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Portola Expedition October 23 1769 Diaries
Monday, October 23, 1769
To Whitehouse Creek (SRL 23).
California Registered Landmark - 23 - Gasos Creek *no photo taken
Gaspar de Portolá
We travelled for two hours and a half. We halted in a gully where there was much water and pasture, and a village of two hundred natives.
We moved the camp a distance of two leagues from the Cañada de la Salud, and camped near an Indian village, discovered by the scouts, situated in a pleasant and attractive spot at the foot of a mountain range and in front of a ravine covered with pine and savin, among which descended a stream from which the natives obtained water. The land appeared pleasant; it was covered with pasture, and was not without firewood. We traveled part of the way along the beach; the rest, from the point of rocks previously mentioned, to the village, over high, level land with plenty of water standing in ponds of greater or less extent. The Indians, advised by the scouts of our coming to their lands, received us with great affability and kindness, and, furthermore, presented us with seeds kneaded into thick pats. They also offered us some cakes of a certain sweet paste, which some of our men said was the honey of wasps; they brought it carefully wrapped in the leaves of the carrizo cane, and its taste was not at all bad. In the middle of the village there was a large house, spherical in form and very roomy; the other small houses, built in the form of a pyramid, had very little room, and were built of split pine wood. As the large house so much surpassed the others, the village was named after it.
Fray Juan Crespi
About half-past eight we set out from this valley of La Salud, following the beach, where there is pasture, but after half a league passage is cut off by the precipitous Sierra Blanca. Arriving near a point of low land which projects far into the sea, we climbed a mesa of level land which turns northwest by north. This mesa, which ends at the beach, must be about a league and a half long, half a league wide, and near the mountains a quarter. We traveled two leagues in three hours, and halted in a little valley between hills near a village of heathen, which for some days we had been wishing to find. They had already learned of our coming from the explorers. They welcomed us with demonstrations of pleasure, and immediately gave us some tamales made of seeds, some of acorns and some of other kinds of seeds, as well as a certain kind of honeycomb which some of our party said was bee honey. They brought it very neatly wrapped in leaves of the reed grass. Their gift was repaid with beads, which pleased them greatly. In the middle of the village there was an immense house of a spherical form, large enough to hold all the people of the town, and around it there were some little houses of a pyramidal form, very small, constructed of stakes of pine. Because the large house rose above the others the soldiers called it Village of the Casa Grande, but I dedicated it to San Juan Nepomuceno. There is a good arroyo of water here, much pasture, and an abundance of firewood, and not far from the village there is a grove of redwoods.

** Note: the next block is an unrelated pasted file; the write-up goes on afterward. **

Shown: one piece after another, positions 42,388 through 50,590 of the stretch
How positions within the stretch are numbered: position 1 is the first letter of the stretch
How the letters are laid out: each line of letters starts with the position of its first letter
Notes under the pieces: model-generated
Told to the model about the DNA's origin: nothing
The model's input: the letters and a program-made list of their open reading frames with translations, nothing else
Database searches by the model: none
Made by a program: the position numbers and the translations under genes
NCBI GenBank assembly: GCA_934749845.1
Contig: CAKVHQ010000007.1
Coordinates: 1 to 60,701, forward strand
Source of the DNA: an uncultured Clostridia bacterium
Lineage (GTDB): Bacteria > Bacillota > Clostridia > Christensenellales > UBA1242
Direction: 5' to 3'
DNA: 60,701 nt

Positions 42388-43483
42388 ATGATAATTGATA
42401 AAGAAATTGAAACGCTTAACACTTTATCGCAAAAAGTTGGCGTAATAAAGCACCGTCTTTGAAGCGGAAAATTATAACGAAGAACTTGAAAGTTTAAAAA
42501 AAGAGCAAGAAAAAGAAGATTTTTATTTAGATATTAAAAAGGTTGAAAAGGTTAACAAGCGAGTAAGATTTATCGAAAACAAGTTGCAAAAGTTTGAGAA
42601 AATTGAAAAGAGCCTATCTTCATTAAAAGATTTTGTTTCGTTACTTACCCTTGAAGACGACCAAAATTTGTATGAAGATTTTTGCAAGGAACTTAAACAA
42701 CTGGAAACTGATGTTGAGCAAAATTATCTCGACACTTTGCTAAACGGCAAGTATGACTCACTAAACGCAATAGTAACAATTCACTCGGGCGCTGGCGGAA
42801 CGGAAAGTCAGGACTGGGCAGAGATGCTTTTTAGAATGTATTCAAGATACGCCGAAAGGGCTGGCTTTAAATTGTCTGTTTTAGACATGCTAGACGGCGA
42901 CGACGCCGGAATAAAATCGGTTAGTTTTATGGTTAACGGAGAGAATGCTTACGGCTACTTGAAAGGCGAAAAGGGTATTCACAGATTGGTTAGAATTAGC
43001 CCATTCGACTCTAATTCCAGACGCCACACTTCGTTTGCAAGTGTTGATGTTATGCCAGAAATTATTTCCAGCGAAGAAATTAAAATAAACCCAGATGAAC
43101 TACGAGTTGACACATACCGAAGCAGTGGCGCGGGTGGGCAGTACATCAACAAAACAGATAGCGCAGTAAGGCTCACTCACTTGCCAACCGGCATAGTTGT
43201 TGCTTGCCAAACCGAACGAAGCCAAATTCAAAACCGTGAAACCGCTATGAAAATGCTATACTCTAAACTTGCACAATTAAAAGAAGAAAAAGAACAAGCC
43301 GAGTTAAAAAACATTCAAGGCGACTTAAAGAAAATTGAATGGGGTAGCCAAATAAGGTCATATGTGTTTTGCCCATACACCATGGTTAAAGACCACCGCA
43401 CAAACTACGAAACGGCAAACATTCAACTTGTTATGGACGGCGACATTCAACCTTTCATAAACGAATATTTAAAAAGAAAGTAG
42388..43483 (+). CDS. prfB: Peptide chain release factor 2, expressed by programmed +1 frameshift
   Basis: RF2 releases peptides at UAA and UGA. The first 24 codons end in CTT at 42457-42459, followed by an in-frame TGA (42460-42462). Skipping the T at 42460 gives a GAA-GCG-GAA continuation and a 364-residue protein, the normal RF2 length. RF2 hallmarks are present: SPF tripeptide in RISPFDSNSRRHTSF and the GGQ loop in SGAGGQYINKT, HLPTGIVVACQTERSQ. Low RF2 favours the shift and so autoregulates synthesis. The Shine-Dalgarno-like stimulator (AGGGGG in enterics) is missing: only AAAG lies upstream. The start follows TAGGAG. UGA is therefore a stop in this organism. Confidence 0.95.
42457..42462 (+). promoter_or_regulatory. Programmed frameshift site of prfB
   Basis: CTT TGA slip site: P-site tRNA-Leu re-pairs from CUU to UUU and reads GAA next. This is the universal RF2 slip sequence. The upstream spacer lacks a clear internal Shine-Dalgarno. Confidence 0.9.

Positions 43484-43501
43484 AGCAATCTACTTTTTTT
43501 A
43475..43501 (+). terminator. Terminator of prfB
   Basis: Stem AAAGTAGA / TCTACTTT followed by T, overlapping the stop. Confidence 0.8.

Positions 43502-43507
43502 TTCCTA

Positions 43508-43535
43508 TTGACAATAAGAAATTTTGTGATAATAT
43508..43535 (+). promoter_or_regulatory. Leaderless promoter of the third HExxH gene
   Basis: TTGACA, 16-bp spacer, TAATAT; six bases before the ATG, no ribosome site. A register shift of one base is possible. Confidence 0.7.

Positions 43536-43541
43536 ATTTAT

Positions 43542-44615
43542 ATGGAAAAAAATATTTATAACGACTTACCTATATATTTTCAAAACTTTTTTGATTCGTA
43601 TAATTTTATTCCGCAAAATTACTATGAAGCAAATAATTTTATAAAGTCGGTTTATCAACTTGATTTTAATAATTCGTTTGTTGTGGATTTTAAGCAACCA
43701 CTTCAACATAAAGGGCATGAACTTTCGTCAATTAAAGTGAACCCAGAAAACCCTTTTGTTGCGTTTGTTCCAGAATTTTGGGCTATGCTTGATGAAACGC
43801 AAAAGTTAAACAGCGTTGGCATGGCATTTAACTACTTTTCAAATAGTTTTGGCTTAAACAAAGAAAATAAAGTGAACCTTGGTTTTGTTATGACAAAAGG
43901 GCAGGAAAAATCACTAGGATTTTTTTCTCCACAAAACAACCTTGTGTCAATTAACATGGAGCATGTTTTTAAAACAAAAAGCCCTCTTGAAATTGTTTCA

Note: The point of rocks which we left behind is that known as the Punta de Año Nuevo. Its latitude is, with a slight difference, the same as that of the Cañada de la Salud.
Day three at Waddell Creek.
To San Gregorio
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